Searches for a specified value in a string Replaces some characters with some other characters in a string Searches a string for a specified value Extracts a part of a string and returns the extracted part in a new string Displays a string in a small font Splits a string into an array of strings Displays a string with a strikethrough Displays a string as subscript Extracts a specified number of characters in a string, from a start index Extracts the characters in a string between two specified indices Displays a string as superscript Displays a string in lowercase letters Displays a string in uppercase letters Represents the source code of an object Returns the primitive value of a String object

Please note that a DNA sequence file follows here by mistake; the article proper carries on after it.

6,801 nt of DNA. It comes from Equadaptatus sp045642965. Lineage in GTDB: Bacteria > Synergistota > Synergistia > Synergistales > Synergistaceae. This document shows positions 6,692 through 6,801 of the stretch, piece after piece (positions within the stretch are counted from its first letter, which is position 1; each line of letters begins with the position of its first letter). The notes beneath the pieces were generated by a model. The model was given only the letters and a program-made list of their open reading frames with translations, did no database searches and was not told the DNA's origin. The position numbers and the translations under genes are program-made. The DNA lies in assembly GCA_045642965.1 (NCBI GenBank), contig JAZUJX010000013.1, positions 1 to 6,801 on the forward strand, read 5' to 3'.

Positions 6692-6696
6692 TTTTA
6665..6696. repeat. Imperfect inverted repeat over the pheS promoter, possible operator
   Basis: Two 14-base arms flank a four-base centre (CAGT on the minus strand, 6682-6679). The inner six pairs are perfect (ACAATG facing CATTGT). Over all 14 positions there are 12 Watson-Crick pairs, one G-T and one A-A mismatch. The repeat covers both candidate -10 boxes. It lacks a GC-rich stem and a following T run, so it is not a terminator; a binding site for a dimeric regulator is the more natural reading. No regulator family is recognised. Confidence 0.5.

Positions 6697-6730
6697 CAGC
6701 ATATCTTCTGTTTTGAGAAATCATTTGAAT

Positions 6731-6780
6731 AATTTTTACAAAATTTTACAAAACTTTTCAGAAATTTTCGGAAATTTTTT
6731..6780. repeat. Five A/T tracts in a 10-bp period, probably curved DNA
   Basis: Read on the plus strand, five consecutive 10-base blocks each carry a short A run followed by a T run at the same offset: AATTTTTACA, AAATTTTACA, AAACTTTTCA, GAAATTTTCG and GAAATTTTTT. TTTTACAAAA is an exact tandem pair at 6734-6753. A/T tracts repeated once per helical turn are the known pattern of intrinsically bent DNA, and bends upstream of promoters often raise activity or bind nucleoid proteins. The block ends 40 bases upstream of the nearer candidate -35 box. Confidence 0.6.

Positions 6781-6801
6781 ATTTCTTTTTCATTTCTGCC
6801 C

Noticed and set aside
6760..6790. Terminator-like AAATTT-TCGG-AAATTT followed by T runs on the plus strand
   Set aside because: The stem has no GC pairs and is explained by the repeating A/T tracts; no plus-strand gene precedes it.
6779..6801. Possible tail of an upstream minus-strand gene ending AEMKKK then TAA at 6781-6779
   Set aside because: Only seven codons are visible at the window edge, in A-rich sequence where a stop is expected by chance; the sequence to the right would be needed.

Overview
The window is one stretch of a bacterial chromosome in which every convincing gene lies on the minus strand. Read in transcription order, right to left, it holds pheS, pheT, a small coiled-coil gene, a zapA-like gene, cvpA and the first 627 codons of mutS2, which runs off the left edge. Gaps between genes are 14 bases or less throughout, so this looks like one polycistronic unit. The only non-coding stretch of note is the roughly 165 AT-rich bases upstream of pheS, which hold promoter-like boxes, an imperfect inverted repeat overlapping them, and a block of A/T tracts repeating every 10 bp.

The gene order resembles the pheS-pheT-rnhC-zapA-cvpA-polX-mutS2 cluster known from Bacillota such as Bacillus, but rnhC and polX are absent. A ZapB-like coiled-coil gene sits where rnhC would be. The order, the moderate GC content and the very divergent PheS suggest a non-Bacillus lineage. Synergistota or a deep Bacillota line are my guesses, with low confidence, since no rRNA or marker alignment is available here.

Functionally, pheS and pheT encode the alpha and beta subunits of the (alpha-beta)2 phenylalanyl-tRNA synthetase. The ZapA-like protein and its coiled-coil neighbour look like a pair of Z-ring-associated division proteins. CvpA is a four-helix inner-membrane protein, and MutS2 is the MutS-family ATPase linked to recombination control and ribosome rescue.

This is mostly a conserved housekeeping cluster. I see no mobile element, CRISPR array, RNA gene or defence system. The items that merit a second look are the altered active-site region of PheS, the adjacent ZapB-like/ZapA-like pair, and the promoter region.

Description A reference to the function that created the object Returns the number of characters in a string Allows you to add properties and methods to the object

Java Script Debugger: • • JavaScript debugging has some specifics in comparison with stand-alone applications. JavaScript programs usually rely on interaction with the loaded page's Document Object Model (DOM) so errors may be caused by wrong DOM usage in a technically correct script. This makes JavaScript errors difficult to find. However nowadays there are al lot of reasonably good JavaScript debuggers.

• • •